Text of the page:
Referring to FIG. 13, a representative embodiment of the archiving of an executed document is depicted with particular steps. In general, the document routing information contains information regarding the archiving of the document following execution of the document. Archiving can be organized with tags that group documents of a particular user according to document type or other organizational tags selected by a user or by the service. Each document may be associated with one or more organizational tags so that documents with a common tag are organized within a structure based on the tags and displayed in directories in groups related to the common tags. The common tag can comprise a plurality of archival or independent parameters to provide multidimensional indexing of documents. At least one parameter of the common tag provides information associating the document with a position on an organizational hierarchy that determines access privilege to the document. The user may further direct the document into selected folders in an automated or rules-based fashion.

These archival parameters are checked 270. Based on the archival parameters, the archive database is updated 272. This update of the archive database generally comprises storage of the executed document as well as the storage of the document access information. Using the updated archive data, the system generally provides access to the documents in the archive appropriately based on selected organization parameters and authentication of security information to provide access 274. The system may provide the originator and any authorized recipient to search data regarding the document and text within the document 276.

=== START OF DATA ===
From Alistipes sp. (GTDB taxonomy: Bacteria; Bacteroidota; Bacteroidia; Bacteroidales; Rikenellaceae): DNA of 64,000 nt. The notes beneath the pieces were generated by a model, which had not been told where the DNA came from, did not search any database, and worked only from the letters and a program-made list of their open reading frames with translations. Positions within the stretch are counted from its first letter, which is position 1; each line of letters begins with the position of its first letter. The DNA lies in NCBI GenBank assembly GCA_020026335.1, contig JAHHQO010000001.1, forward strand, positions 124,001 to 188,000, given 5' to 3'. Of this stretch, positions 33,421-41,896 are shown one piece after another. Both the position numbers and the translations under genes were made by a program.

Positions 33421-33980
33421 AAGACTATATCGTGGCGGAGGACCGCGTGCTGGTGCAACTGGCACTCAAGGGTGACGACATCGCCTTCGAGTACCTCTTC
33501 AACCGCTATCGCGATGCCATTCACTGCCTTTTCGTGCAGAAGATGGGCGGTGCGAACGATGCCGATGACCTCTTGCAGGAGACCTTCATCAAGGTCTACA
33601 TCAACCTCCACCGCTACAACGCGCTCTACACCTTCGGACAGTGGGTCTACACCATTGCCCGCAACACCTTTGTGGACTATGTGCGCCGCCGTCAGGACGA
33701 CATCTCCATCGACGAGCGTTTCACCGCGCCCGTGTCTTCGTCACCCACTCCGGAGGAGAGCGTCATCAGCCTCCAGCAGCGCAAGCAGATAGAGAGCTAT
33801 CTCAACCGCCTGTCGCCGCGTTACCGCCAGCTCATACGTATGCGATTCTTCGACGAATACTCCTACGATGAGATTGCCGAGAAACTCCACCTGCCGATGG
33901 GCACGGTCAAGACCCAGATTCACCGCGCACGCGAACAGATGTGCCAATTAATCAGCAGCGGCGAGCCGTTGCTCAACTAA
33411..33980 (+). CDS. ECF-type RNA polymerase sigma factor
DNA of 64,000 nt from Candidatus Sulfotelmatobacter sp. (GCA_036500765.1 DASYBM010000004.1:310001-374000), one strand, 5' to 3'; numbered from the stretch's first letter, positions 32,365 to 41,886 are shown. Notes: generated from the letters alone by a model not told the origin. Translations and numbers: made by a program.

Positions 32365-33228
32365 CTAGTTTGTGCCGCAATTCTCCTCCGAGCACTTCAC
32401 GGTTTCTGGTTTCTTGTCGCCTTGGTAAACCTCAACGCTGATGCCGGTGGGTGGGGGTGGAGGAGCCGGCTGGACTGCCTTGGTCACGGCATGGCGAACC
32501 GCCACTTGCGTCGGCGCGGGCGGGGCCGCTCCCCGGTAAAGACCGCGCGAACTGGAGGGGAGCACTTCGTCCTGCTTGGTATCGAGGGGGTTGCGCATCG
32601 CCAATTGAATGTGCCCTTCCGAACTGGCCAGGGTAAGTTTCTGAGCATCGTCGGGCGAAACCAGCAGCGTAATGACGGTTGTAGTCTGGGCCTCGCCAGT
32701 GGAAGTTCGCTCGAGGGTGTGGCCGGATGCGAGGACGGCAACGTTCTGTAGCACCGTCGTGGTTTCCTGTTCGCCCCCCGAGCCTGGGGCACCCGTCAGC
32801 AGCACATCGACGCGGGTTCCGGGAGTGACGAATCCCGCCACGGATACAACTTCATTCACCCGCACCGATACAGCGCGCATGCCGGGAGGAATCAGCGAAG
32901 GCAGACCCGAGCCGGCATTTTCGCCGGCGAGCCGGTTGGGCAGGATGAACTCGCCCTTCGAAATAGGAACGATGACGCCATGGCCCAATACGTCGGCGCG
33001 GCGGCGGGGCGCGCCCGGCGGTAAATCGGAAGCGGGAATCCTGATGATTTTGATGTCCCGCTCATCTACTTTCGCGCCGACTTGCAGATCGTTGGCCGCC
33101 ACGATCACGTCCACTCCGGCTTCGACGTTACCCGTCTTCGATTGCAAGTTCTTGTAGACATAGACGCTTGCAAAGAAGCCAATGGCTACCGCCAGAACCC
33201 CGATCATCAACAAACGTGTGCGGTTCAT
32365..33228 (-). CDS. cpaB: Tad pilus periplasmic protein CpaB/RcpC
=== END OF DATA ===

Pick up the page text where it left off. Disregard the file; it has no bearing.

Documents that have not been executed through the system may also be archived in the system so all selected documents may be managed in one location. These additional documents may or may not be of a type soliciting execution or agreement. Placement of additional documents into the archive may be accomplished through a browser upload or internet interface through attaching the document along with entering identifying information about the document, faxing the document into the system, or e-mailing the document directly into a system through an address provided by the system. Similar to routing the document for execution, a fax coversheet may be provided to fax the document into the system for archiving. FIG. 14 shows a system useful for performing the steps related to archiving a document. The user may provide document name 280 and party's first and last names 281, identify the organization they are associated with 282, provide the date 283, write a message 284, and attach the document 285. They user may simultaneously send a copy of the document to an e-mail address 286. Alternatively, the document may be faxed 287 or e-mailed to the system 288.